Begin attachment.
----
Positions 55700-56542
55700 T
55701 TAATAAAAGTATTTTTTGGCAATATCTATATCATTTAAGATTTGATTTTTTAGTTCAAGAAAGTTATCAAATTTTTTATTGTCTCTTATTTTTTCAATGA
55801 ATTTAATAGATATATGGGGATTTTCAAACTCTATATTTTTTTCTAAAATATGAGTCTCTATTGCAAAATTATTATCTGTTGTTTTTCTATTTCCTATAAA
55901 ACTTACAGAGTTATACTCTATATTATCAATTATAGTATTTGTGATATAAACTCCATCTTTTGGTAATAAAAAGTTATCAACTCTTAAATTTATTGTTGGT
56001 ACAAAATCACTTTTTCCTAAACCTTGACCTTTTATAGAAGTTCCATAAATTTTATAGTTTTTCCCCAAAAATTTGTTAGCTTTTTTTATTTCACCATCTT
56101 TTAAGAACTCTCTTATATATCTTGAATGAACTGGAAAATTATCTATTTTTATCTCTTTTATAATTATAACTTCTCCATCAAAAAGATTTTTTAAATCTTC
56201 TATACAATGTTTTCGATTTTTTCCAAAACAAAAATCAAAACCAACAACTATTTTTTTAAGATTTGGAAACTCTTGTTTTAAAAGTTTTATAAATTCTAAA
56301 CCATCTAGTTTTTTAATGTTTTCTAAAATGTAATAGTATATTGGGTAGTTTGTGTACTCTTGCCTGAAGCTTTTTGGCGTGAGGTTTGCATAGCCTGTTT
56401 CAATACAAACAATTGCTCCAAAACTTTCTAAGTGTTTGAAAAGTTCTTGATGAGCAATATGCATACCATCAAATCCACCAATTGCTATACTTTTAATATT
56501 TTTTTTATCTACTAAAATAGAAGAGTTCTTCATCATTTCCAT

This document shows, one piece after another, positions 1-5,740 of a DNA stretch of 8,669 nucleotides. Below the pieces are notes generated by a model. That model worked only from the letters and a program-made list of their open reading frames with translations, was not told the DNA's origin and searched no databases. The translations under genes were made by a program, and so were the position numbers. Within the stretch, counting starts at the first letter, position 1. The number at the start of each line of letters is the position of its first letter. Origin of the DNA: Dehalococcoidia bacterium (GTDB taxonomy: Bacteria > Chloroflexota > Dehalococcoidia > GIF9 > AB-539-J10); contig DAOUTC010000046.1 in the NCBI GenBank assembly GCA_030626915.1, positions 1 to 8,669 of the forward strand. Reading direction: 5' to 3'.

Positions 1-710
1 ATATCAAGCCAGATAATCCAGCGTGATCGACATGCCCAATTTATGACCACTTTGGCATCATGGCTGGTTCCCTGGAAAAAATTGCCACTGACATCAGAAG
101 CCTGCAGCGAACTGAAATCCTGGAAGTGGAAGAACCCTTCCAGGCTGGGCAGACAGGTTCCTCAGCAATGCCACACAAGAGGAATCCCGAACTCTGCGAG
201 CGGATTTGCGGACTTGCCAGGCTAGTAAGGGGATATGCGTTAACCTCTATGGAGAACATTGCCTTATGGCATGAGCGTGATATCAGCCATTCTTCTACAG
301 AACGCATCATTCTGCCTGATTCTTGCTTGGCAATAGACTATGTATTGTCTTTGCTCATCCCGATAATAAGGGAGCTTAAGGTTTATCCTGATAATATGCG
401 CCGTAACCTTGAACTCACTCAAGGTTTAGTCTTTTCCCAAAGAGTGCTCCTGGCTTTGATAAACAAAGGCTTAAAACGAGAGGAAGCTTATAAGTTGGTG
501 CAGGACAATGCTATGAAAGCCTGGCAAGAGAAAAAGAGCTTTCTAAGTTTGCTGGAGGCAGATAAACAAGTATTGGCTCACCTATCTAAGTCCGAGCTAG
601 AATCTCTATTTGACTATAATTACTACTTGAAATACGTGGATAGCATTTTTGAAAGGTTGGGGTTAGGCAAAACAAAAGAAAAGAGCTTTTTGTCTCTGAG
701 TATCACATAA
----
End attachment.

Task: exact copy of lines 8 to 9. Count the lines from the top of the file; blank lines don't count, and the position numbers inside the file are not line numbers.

56201 TATACAATGTTTTCGATTTTTTCCAAAACAAAAATCAAAACCAACAACTATTTTTTTAAGATTTGGAAACTCTTGTTTTAAAAGTTTTATAAATTCTAAA
56301 CCATCTAGTTTTTTAATGTTTTCTAAAATGTAATAGTATATTGGGTAGTTTGTGTACTCTTGCCTGAAGCTTTTTGGCGTGAGGTTTGCATAGCCTGTTT